have been under way all evening. After two final hours of tests on the slim rescue capsule or pod, a rescue worker (Manuel González) has just begun his descent to the 33 trapped miners at a speed of one metre per second. If all goes well, the first of the miners, Florencio Avalos, may soon be raised to the surface – and to the LIGHT and the glare of the international media cameras.
In an act of positive international solidarity (as well as professional media initiative) the whole world is able to watch the proceedings minute by minute. In UK, BBC 2 is covering the whole event live all day (or night). In Australia, the ABC TV 24 hour news channel is also running a feed of the BBC initiative.

It is such an exciting but nervous moment as we all WILL those brave miners to be rescued and returned, at last, to their equally admirable families by this complex technological feat.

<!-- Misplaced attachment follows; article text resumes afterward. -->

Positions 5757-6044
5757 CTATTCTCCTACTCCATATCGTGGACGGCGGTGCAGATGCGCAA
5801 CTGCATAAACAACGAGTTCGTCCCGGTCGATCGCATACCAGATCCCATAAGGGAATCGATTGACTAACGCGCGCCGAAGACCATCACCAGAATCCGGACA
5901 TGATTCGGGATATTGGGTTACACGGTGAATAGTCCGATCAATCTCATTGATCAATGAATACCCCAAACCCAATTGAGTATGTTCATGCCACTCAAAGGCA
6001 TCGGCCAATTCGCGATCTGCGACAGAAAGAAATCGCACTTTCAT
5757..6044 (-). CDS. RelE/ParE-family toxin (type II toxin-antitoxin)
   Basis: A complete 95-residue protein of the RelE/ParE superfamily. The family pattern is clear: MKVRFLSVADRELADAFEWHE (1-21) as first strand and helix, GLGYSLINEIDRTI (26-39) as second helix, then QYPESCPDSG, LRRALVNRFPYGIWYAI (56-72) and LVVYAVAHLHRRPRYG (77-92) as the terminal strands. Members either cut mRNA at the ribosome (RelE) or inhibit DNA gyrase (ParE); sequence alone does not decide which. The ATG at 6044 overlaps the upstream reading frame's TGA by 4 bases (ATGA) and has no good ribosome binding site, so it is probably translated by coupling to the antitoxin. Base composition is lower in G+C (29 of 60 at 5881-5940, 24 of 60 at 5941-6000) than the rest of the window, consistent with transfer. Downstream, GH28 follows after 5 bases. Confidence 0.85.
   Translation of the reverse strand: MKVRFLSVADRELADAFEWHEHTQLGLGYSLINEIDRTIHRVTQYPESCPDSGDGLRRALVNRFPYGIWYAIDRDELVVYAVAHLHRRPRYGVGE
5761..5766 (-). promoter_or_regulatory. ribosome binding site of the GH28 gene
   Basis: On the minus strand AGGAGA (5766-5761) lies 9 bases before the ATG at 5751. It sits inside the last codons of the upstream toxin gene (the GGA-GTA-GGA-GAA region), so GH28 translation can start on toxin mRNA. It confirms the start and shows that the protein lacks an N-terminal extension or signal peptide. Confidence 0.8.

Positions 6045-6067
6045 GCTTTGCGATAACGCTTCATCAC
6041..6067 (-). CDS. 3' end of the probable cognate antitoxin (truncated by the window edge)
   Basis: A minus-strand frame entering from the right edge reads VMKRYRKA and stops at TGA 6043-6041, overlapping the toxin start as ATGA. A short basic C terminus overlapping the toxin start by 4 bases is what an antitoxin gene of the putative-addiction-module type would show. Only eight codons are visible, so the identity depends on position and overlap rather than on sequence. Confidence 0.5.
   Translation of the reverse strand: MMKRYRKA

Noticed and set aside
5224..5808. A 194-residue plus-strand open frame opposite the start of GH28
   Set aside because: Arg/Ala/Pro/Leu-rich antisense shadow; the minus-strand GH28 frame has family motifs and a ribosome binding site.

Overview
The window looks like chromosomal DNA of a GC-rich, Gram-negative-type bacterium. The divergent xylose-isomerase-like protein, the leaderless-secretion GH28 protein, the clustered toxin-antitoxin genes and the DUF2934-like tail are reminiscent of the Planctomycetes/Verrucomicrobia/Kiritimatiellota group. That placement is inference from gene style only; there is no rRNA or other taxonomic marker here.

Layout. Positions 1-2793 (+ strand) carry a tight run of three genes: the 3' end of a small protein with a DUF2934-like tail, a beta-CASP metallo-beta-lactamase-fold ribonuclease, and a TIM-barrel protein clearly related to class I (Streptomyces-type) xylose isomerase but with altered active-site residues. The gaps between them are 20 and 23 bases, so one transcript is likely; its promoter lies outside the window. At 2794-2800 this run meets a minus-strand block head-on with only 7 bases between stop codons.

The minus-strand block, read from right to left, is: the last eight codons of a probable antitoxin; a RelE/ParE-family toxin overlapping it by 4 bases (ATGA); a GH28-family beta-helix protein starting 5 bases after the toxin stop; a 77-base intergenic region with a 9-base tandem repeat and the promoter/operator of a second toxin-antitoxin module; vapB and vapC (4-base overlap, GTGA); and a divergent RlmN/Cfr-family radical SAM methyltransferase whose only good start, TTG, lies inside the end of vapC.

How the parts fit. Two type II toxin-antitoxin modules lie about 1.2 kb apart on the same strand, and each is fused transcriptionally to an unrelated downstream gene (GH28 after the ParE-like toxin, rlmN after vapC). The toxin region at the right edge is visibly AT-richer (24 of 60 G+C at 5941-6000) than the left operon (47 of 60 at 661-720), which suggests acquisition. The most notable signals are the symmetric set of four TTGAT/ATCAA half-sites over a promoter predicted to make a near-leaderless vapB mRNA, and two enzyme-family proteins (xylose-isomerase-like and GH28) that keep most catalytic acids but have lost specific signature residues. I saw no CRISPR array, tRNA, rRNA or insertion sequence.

Viva Chile!
**

(My original now outdated Friday blog follows, for residual “historical” interest.)

Here is the report issued by the major Chilean newspaper, El Mercurio on Friday 8 October. See original here.

Drill B was only 71 metres from the miners, whereas Drill A was to be halted because it was still 30 days from the target area. The Minister for Mines stated that they hoped to reach the trapped miners late on Friday or on Saturday (Today). The article also gives more details of the extreme care that is being taken to try to ensure a happy ending to this prolonged incarceration.

FINGERS CROSSED.
Les deseamos muchísima suerte a los 33 mineros valientes y a sus familias.

“El plan “A” (Strata 950) sería paralizado ya que le quedan 30 días de faena:
La perforadora T-130 podría llegar hoy al taller de los 33 mineros

El llamado plan “B” quedó a sólo 71 metros de la zona en donde se encuentran los atrapados. Trabajo en los últimos metros del ducto se hará con extremo cuidado.

MATÍAS ROVANO Y SOLEDAD NEIRA
COPIAPÓ.